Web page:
Creating artwork correctly is simple if you follow the advice below
If you think your creating artwork correctly for print, have a quick read of this blog post as a quick refresher and see how many of these tips you can put a tick by.
So, your boss has asked you to create a new promotional item for your next conference. It might be a simple postcard or maybe a presentation folder, whatever the item, the basics for creating and supplying industry standard artwork are the same.
These simple tips should ensure you start creating quality artwork that won’t cause you a headache in the future and won’t be an embarrassment when your boss asks you why you are resupplying the artwork for the third time.
Follow these valuable design tips:
- Plan the job: Before you start, work out whether you’re printing in CMYK, in spot colours, using spot UV gloss high-lights or whether you need to create custom elements like dies for shaped designs.
- Agree the concept: Get approval from whoever is in charge of the budget, agree quantities, then request a quote from your printing company. Top tip: Discuss your ideas with the printer, they can always advise on ways of saving money, and suggesting alternative solutions if something seems a problem or prohibitive.
- Choose a suitable design program: Indesign (part of the Adobe creative suite) is an industry standard program, in my opinion this is the most versatile program on the market. It integrates seamlessly with Photoshop and illustrator (all the tools you really need). Top tip: Don’t use office based programs like Word, Excel, Powerpoint or Publisher. (Check out this blog post about MS publisher to see why)
- Setting-up your artwork dimensions is essential: When creating artwork correctly for print, ask your printer to specifically tell you the dimensions of the artwork, how much bleed to add, whether they require crop marks and pages as single or spread PDFs. Some printing companies will have slight variations on supplying PDFs. E.g You may be asked to supply artwork without crop marks, but may be asked to include 2mm bleed on the artwork.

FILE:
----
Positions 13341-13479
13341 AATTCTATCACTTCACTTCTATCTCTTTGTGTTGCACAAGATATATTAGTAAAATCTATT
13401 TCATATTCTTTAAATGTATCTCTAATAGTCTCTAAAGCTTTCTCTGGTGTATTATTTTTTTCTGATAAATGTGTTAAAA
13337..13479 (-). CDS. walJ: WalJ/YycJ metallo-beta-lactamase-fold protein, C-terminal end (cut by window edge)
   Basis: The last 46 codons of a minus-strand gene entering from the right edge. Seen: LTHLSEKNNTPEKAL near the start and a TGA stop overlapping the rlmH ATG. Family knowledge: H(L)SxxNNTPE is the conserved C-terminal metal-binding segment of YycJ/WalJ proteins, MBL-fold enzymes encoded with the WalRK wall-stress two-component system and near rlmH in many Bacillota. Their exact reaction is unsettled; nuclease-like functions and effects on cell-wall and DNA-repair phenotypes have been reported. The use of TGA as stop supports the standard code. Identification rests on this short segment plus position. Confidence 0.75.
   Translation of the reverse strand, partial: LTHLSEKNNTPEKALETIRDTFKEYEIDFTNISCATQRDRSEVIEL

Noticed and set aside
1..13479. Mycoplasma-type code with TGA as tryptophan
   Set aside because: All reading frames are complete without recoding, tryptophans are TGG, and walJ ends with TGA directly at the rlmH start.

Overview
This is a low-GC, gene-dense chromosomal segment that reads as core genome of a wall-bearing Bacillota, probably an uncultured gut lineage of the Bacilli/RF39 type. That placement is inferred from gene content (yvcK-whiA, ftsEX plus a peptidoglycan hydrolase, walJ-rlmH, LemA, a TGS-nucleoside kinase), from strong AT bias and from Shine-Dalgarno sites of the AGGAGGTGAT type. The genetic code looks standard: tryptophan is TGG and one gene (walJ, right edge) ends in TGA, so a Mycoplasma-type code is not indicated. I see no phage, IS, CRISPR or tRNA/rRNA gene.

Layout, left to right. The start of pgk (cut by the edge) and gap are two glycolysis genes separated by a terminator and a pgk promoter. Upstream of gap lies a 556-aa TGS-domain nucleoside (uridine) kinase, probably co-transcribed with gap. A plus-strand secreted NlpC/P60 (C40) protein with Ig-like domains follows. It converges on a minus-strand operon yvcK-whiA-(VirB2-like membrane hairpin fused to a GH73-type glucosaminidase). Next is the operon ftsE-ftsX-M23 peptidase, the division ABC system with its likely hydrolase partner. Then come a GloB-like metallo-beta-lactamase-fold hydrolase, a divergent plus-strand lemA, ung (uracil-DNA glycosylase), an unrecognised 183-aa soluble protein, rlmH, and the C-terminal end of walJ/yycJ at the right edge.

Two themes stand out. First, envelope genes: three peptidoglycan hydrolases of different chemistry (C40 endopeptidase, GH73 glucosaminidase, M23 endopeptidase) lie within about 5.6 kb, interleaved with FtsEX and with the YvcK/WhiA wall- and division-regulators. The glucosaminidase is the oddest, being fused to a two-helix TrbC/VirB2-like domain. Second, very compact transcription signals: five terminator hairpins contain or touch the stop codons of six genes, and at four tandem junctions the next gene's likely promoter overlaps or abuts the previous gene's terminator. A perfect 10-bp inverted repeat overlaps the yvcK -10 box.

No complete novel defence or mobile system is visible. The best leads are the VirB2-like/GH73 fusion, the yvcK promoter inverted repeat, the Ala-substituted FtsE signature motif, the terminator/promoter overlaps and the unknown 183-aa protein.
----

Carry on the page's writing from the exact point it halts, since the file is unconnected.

- Create master pages: A good document will always contain a set of master pages, these are such a useful way to quickly replicate a page design across several pages. It is easy to create multiple pages for brochure covers, left and right pages, inside covers etc. This is also where you would add your page numbering markers.
- Set-up your document in layers: All software has the capability to create layers, work methodically and think about what you may need at the start. E.g You always need a base artwork layer – place text and images onto this layer. If you want to add a cutter template, or spot UV, add additional layers and name them appropriately – You can then turn the layers on and off as you progress through the design and also export PDF with single items on for your printer.
- Add colours to your palette: If you have corporate colours or brand guidelines to follow, add them as individual swatches at this point. You’ now have them at hand to add to fonts, fill backgrounds, or create gradients. This will save you time in the long run.
- Use style sheets for fonts: Always set-up your artwork with style sheets to control typefaces, font sizes and font colours. This is a fundamental time saving part of every job you do, imagine if you’ve finished your 10, 20 or 100 page brochure and your boss says change the font size by .5pt – without a style sheet, you will have to manually select all the offending text and change it piece by piece, with a style sheet you can simply change the parameter in one place and it will change across the whole document instantly! Before you rush into designing, do this basic step first. It will be the best 10mins you ever spend – especially when you get ‘the request’ from the boss!
- Use style sheets for paragraphs and reoccurring layout items: Like fonts, make life simple for yourself! if you have lots of bullet point lists in a document, design it once, then make a paragraph style based on that list. When you come to the next list, paste in your text, choose that style and ‘hey presto’ – it’s formatted! apply this to other items like tabbed areas, headers and sub-headers.
- Use vector logos where possible: If your logo is vector (100% scalable) then you can’t go wrong – it will always print sharply at whatever size you decide to use it. Tiffs and Jpegs are not the same and will pixelate if blown up beyond their largest size.
- Use CMYK, 300dpi (or larger) images: Always convert your images to CMYK and make sure they are at a minimum of 300dpi. Images printed as RGB will appear differently from how you previewed them on screen. RGB is a computer format for displaying images on a screen not on a printed page – Always convert before inserting into your document.
Are you creating artwork correctly for print?
If not, these best practice quick tips should help you set-up the perfect document for print, and if nothing more – will save you time and money in the long run too. Remember: If in doubt always ask a professional for design advice – that’s what we’re here for.